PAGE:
What is the mouth?

The term “mouth” refers to the opening of the digestive tract and to the oral cavity at the same opening.  It is supported by a skeletal arch composed from the maxillary (upper) and mandibular (lower) divisions, each of which is equipped with teeth. The lips mark the transition from mucous membrane to skin, which covers most of the body.

In addition to its primary role as the beginning of the digestive system, the mouth also plays a role in phonation and respiratory functions. While the primary aspects of the voice are produced in the throat, the lips, tongue and jaw are also needed to produce sounds included in the human language. The mouth is also the first portion of the alimentary canal that receives food and saliva. It is considered the most important factor in determining taste and is lubricated on the inside by the salivary glands.

The mouth is considered from different structural standpoints. From the top to the bottom, it can be described as: the upper lip, the upper gums, the upper teeth, and palate (hard front, rear springs), the uvula, the two tonsils, the tongue, the lower dental arch, the lower gums and the lower lip. In reference to the front/rear, this describes the presence of the lips followed by the teeth and gums, which are located underneath the tongue and tonsils and above the palate (hard and soft) and the uvula.

Sores, painful gums, mouth ulcers and bad breath are common mouth problems that may occur due to various reasons such as bacteria or viruses, or as symptoms of other more severe conditions such as mouth cancer or gum disease. Seeking proper medical assistance is essential in diagnosing an individual’s condition and determining the most appropriate form of treatment. While complications can arise in certain cases, finding the correct diagnosis can help prevent symptoms from worsening.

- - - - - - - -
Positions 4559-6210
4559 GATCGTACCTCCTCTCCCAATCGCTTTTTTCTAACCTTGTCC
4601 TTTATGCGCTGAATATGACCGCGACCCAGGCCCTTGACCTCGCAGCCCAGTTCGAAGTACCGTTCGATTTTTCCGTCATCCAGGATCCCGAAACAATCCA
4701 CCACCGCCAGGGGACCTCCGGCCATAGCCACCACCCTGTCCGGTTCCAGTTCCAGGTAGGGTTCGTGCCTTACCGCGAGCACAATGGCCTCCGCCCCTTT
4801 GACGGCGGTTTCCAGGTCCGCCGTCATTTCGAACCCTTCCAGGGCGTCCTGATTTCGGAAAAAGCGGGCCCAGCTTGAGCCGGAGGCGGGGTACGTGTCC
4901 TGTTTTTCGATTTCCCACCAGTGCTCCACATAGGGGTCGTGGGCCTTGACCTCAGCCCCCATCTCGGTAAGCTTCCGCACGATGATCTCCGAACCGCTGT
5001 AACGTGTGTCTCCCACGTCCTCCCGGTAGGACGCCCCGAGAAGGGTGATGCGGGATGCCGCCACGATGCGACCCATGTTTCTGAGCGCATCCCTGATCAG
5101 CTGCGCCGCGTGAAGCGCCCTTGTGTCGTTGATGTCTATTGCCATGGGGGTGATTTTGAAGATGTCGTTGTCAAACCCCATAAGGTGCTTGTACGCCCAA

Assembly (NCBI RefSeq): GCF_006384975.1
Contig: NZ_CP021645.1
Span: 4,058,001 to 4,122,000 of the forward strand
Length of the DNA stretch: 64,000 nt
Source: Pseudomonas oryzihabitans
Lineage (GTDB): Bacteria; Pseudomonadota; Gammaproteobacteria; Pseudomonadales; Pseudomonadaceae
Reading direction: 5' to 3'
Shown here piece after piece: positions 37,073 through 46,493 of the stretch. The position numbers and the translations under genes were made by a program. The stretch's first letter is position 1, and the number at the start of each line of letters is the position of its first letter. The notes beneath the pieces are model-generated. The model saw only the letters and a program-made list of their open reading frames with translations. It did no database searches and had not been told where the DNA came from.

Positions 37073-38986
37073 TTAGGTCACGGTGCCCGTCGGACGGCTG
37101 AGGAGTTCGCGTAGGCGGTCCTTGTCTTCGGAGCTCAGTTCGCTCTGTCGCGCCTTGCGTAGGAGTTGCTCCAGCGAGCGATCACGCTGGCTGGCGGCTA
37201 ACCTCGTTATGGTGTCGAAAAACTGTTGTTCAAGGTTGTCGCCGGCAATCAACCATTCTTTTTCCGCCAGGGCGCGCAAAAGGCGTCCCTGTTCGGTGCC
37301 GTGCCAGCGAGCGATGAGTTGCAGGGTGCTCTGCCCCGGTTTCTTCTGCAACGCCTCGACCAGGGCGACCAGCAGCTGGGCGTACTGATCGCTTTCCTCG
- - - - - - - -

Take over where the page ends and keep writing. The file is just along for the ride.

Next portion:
What function does the mouth serve?

The mouth performs several functions including the following:


  • Respiratory function: through the mouth, air gets into the larynx and then reaches the bronchi, avoiding any obstruction of the nasal passages. This process is undergone even though the inspired air from the mouth does not undergo the entire process of humidification, purification and heating as is done by the nose.  
  • Digestive function: the mouth is the primary area where the food is introduced into the body, in order to be easily digested by the stomach, through chewing and the presence of saliva. The breakdown of the food is made by the teeth through and the action of enzymes in the saliva. The food is then considered partially digested before being swallowed whole into the body.
  • Taste buds function: the mouth acts as a receptor for taste. The taste buds are located around the small structures on the upper surface of the tongue, upper esophagus, cheek, soft palate, and epiglottis. They detect taste perception by: salty, sweet, sour, bitter and savory.
  • Phonation function: the mouth acts as a sounding board and modulation to the sounds that are emitted from the larynx. In other words, it helps produce sounds included in the human language.